For reasons I refuse to disclose, I watched Netflix's A Christmas Prince: The Royal Wedding this weekend. The movie is the second in the series of movies about a nonthreatening conventionally attractive journalist named Amber, who goes undercover to interview Richard, the prince of a generic European country called Aldovia. Spoilers: they fall in love. And during Christmas!
At face value, these movies are nothing more than saccharine trash for lonely women. But it's also the story of something more sinister. While only hinted at in the first movie, the sequel reveals that Aldovia is an absolute monarchy, where an unelected dictator rules the country and basic liberties are trampled upon.
Given how heavily the movie leans on parallels to the British family, I assumed going in that Aldovia was a constitutional monarchy where the now-King Richard played only a ceremonial role. But two minutes into the movie, when Amber lands in Aldovia for the wedding, she's greeted by reporters. "Any comment on the king's initiative?" asks one reporter, while a nearby man reads a newspaper with the headline "King Richard's Modernization Initiative a Disaster?"
Yes, it turns out that Richard sets Aldovian economic policy. The "modernization" is not ceding power to the actual people, but investing heavily in the nation's hospitals, schools, tech industry and infrastructure. Good policy perhaps, but not exactly democratic.
The nation's ministers, we soon learn, simply carry out the commands of the king. One of the country's lords is appointed head of the economy by the Queen Mother (distractingly played by Alice Krige, a.k.a. Star Trek: Insurrection‘s Borg Queen) without a hint of a confirmation process. The king's slimy cousin is seen trying to get on a seat on the king's economic counsel, and tries to convince him to have the country invest in a new cryptocurrency. The implication is that if the fancy struck him, Richard could sink the Aldovian treasury into DogeCoin.
Even Amber offers to help set the economic policy, telling Richard, "I'm going to be queen, I want to contribute." She's later seen sitting in on a meeting with the country's chief economic advisor. Her experience? She used to balance the books at her dad's diner.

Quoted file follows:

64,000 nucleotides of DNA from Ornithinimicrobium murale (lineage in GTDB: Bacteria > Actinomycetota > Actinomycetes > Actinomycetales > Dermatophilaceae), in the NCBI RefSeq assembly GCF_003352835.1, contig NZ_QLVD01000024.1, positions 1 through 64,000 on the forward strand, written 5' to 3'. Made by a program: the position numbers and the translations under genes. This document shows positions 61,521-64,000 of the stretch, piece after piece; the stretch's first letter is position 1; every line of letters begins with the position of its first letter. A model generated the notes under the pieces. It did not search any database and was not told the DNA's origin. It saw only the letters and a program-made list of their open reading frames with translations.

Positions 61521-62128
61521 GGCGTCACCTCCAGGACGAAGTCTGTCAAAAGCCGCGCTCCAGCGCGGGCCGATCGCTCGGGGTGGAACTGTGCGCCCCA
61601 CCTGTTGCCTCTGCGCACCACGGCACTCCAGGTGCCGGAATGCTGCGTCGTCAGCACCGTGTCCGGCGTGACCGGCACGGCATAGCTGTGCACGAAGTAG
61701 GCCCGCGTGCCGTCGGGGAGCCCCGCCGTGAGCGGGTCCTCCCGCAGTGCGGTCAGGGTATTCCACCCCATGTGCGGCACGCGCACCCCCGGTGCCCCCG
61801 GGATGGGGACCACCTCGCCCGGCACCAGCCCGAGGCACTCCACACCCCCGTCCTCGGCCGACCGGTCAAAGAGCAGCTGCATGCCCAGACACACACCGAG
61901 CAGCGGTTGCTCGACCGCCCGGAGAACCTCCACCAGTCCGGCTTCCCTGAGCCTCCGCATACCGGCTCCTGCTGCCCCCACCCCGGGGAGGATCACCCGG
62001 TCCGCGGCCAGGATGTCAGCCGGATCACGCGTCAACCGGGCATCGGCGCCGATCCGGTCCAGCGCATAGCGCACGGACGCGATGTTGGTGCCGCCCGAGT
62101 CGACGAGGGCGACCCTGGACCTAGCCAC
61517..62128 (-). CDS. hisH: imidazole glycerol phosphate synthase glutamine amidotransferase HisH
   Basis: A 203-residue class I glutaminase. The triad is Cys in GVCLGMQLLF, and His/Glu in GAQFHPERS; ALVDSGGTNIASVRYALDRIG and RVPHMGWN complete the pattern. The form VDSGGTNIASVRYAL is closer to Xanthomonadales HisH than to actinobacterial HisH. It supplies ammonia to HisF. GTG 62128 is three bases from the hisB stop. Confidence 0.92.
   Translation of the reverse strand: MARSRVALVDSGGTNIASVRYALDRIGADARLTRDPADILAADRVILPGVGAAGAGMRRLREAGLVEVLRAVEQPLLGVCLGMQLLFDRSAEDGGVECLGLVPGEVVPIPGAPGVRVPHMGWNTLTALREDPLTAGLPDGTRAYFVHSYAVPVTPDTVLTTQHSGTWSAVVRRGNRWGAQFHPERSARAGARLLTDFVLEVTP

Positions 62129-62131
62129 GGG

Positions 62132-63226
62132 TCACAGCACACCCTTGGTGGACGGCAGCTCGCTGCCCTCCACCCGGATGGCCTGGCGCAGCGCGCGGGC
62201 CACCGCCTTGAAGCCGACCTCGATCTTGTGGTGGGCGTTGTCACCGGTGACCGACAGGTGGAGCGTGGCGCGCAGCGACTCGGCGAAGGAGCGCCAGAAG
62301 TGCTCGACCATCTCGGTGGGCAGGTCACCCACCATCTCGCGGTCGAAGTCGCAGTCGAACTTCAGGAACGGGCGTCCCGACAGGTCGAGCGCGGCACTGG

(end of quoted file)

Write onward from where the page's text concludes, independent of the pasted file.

Unsurprisingly, the policy is failing. "Less than a year into my reign, I feel like I'm running the kingdom into the ground," Richard laments, yet another indication that he's running the kingdom. Throughout the movie we see angry protests, strikes, jobs disappearing, and economic depression, eventually revealed to be the result of massive corruption on the part of Aldovian elites. At the same time, we are expected to delight in the extravagance of the royal family's wedding and palace soirées (well, as extravagant as a Netflix budget allows).
The best that can be said is that Aldovia is free enough to allow critical media coverage, but even that right appears limited. At one point in the movie, Amber posts to her blog pictures she took of the Princess Emily baking cookies with other children and getting whipped cream on her face. When she calls her Gay Best Friend and Black Best Friend, they inform her that the pictures have been taken down. The culprit turns out to be the priggish Mrs. Averill, hired to maintain the royal family's image.
Now at this point, Amber isn’t a queen, she’s a private citizen—and a journalist at that. There’s nothing obscene or otherwise illegal about her blog post. But a government employee somehow managed to censor the content of her speech simply because it was embarrassing to the ruling elites. The implications of this power are never fully explored.
The most truly shocking show of totalitarianism comes at the end of the movie, when the corrupt Lord Leopold is revealed to be responsible for the economic collapse. He scoffs that the king will be hearing from his lawyers, and starts to leave…
AT WHICH POINT THE QUEEN-TO-BE PULLS OUT A WEAPON AND THREATENS TO SHOOT HIM.
In any sort of civilized nation, this would be highly illegal. But the Borg Queen instead intones her personal guards to throw Lord Leopold in the dungeons.
I was waiting for the punchline, "haha, of course we have no dungeons, call the police!" But no, it turns out that the Happy Christmas Palace actually does have dungeons, and the Borg Queen is legally authorized to order her personal bodyguards to imprison a man who poses no risk of violence. The only evidence for Leopold's crime is a document from Richard's cousin—a shady character who tried to steal the throne in the last movie—that looks like he made it in Microsoft Word.
A Christmas Prince 2 benefits enormously from the fact that its royal family consists of attractive Europeans with posh British accents. Were King Richard the leader of an African or Asian nation with an absolute monarch, widespread corruption, a backwards economy, government censorship, and arrests of powerful enemies, it'd be an entirely different movie. Less The Prince and Me, more The Last King of Scotland.
But instead the movie ends with the cute white people celebrating a white Christmas in front of a white marble palace, with the carols drowning out the screams of Leopold being waterboarded in the basement. Merry Christmas, everyone!